The connection of certain pH values and cellulose-fermenting symbionts cannot only be found in mammals but also in insects. Although termites show a wide range of foodpreferences from soil to grass and wood, many of them depend on the fermentation of cellulose as an energy source, which requires an obligate symbiosis with microorganisms analogous to the bovine rumen (11; 12). And as with ruminants and Colobus monkeys the microbe-packed region of the intestinal tract in termites has a well-regulated pH between 6.0 and 7.5 or up to 10 in some species (11; 12; 13). The fermentation chamber is very well defined by its pH and there is an abrupt drop of pH when reaching the next gut segment in termites (12).

Because of the similarities of the pH milieu in the fermentation chambers in ruminating animals, Colobus monkeys and termites, a prominent expression of salivary or mucosal carbonic anhydrases to regulate this pH is very likely.

Therefore, a comparative study of salivary and mucus carbonic anhydrases in four distinct animal lineages (ruminants, camelids, primates, insects), all characterized by using cellulose-rich food, would hold the potential to discover CA-II as a key enzyme involved in the evolutionary development of cellulose fermentation in animals with the help of symbiotic microorganisms.

The hypothesis to test
Ruminants, camels and Colobus monkeys share the multi-chambered stomach as a common feature as well as the development of severe acidosis, when the pH is reduced due to fermentation of rapidly degraded carbohydrates such as sugars and starch. Thus, pH regulation in the fore-stomach or rumen is crucial for animal well-being and the capability to ferment fibrous, cellulose-rich food with the help of symbiotic micro organisms. The same pH conditions are found in termite guts, equally providing a suitable environment for symbiotic micro organisms. As an adaptation to keep the pH at a constant level for microbial fermentation, it is hypothesized that all ruminants, Colobus monkeys and termites secrete carbonic anhydrases with their saliva or mucus, with CA-II and CA-VI already having been described in ruminating animals such as cattle, goats and camels (Fig. 1).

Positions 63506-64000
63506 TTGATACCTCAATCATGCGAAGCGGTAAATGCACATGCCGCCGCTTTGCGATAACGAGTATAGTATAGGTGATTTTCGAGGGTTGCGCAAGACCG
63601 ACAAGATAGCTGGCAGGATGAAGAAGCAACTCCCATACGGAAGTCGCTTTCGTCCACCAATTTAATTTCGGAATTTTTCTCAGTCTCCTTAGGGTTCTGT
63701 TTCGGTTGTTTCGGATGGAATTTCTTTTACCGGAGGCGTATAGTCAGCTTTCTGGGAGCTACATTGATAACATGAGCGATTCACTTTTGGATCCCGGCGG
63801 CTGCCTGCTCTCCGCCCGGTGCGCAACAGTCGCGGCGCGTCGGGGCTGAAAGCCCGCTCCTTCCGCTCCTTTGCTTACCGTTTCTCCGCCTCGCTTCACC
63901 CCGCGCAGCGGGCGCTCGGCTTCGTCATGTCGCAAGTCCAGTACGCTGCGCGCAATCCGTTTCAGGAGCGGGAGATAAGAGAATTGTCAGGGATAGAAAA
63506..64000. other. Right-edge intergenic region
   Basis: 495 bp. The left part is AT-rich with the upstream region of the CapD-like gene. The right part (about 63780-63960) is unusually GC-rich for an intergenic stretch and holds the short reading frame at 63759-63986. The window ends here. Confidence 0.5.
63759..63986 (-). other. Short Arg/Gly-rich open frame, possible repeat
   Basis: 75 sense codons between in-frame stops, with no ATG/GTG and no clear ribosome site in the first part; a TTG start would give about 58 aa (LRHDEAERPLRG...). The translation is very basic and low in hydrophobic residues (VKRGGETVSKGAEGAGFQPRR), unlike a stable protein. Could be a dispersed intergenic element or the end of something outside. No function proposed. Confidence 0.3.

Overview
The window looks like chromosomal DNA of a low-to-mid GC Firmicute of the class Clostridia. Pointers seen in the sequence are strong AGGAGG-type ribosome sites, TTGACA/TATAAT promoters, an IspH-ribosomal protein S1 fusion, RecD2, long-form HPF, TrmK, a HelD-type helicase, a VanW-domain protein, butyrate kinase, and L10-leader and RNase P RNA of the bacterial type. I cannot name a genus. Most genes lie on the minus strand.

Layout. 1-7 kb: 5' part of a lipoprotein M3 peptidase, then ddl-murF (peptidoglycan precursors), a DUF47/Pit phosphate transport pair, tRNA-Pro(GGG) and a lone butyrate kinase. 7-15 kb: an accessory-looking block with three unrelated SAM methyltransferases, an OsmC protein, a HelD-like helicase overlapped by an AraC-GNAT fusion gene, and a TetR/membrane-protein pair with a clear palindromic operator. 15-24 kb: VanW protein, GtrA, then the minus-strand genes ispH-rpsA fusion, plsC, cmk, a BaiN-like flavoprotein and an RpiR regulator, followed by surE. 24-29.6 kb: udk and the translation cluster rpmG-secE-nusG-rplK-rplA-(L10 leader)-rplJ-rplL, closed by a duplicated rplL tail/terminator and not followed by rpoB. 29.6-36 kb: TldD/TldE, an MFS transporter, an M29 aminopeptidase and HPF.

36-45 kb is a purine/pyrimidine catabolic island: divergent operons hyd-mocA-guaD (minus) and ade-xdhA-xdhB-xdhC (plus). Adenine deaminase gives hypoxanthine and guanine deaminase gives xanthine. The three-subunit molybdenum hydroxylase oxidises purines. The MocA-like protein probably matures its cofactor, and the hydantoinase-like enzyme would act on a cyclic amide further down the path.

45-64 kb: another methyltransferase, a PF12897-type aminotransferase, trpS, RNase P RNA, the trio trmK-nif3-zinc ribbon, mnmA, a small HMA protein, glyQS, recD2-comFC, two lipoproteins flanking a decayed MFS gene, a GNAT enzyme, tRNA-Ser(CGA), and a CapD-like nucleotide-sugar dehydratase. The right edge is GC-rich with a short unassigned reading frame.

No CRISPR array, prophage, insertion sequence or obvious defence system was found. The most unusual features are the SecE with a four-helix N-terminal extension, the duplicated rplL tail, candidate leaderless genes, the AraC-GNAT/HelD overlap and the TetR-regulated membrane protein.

Figure 1: Immunoblot of bovine, goat and camel whole saliva to detect salivary carbonic anhydrase II (CA-II) using a rabbit anti-bovine CA antibody (1:400; 1789-9950, AbD Serotec, Düsseldorf, Germany). All samples were positive for CA-II (29 kDa). B: bovine saliva; C: camel saliva; G: goat saliva; +: positive control (bovine CA-II); CA-II: carbonic anhydrase II. (6).

The amount of salivary CA-II expressed in ruminating animals is much higher in comparison to non-ruminants, such as baboons or humans (6; 17). This implies a key enzymatic role of CA-II in rumination. This idea will gain additional support if a secreted CA-II is present in foregut fermenters originating from three different evolutionary lineages – ruminants, camelids and primates – as well as in termites.